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How do I alternate calcium hydroxide with potassium carbonate?

I've read on Sylvia's blog and other sources that it's a good idea to alternate calcium hydroxide with potassium carbonate (or hydroxide) to buffer up ph and add nutrients. 

I'm hoping that someone can help answer the following questions:

- Is there a particular food or scientific grade that is most suitable to use with fish?

- What quantity should I use per 100G? My tank is about 140G and my gravel growbed is W2'xL5'xD10"

- What is the frequency to alternate the two? Every time the ph needs to be buffered up or has anyone found a better schedule?



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Someone more experience can answer the best quantity to start with better than I can but it will depend. You will want to likely pre-dissolve it in your top-up water and you want to be sure you do not swing your pH by more than 0.1 points per day otherwise the stress on the fish can be hard on their immune system or worse, kill them.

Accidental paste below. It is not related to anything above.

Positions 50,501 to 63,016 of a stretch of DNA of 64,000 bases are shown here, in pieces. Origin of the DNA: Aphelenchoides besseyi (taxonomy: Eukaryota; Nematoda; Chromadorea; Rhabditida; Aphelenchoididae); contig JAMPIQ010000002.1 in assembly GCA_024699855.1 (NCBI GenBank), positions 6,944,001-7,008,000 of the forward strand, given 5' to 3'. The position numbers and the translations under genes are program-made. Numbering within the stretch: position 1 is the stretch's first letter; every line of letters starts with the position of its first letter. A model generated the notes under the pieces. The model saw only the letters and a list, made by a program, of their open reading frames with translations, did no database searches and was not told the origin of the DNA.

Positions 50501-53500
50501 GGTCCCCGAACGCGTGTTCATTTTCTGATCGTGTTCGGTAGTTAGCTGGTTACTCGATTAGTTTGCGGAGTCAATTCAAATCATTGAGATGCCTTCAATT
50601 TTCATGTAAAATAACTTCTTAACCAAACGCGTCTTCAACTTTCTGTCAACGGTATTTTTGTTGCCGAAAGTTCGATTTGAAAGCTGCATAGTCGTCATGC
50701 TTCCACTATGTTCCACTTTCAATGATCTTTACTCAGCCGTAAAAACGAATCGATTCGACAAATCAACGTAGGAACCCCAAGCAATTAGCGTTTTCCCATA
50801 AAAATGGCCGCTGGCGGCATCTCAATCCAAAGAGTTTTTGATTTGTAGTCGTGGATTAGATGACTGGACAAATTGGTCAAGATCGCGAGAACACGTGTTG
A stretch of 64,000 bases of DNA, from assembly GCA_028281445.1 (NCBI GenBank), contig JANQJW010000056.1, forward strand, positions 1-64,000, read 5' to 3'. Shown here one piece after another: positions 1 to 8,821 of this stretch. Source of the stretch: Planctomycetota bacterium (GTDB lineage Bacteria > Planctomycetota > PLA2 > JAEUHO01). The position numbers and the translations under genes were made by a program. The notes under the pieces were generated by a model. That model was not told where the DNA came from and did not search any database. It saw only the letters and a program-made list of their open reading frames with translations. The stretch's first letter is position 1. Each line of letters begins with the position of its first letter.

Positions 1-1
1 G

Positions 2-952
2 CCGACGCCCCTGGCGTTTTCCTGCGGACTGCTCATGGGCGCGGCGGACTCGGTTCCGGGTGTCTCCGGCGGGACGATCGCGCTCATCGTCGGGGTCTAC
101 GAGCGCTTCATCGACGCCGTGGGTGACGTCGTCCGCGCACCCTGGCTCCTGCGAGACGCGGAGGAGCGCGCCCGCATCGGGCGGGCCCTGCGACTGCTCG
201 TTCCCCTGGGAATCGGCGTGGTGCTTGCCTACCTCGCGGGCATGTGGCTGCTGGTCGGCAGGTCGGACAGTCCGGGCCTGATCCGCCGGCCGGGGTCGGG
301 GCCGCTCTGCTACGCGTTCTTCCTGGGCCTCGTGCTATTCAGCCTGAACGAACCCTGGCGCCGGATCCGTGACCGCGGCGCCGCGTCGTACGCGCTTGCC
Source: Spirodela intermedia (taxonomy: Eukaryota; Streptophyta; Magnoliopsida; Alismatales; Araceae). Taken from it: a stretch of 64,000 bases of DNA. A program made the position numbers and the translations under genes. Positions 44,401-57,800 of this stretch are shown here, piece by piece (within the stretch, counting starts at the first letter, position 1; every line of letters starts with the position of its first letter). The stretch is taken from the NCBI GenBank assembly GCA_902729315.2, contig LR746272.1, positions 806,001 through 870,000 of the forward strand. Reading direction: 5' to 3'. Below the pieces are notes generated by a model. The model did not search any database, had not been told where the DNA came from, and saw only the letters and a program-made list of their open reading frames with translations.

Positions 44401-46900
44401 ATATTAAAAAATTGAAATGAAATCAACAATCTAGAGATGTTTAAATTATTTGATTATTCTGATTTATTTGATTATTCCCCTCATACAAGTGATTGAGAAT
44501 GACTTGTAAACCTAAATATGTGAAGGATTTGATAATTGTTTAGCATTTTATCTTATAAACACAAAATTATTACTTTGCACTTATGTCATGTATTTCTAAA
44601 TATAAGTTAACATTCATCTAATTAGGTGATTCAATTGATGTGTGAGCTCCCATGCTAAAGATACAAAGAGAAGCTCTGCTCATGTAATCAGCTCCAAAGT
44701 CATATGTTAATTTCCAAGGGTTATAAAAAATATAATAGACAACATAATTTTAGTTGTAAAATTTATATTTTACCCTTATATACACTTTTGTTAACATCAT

Keep in mind hydroxides are extremely caustic, where carbonates are fairly mild in terms of pH. Another great alternative to calcium hydroxide is to just use some "hard" water. Check your well/municipal water for hardness as it may contain a lot of calcium carbonate already. How often to alternate potassium will be very depended on your plants demands. If you are just growing leafy greens you probably don't need to add any as there is already enough in the fish effluent. If you are growing zuchinni or cucumbers, you are going to be using a lot of potassium to buffer instead :) I think the main reason potassium isn't used unless needed is that it is more expensive. Your plants should be the ones dictating when you use one vs the other but building up a supply of both in the system of wont hurt either.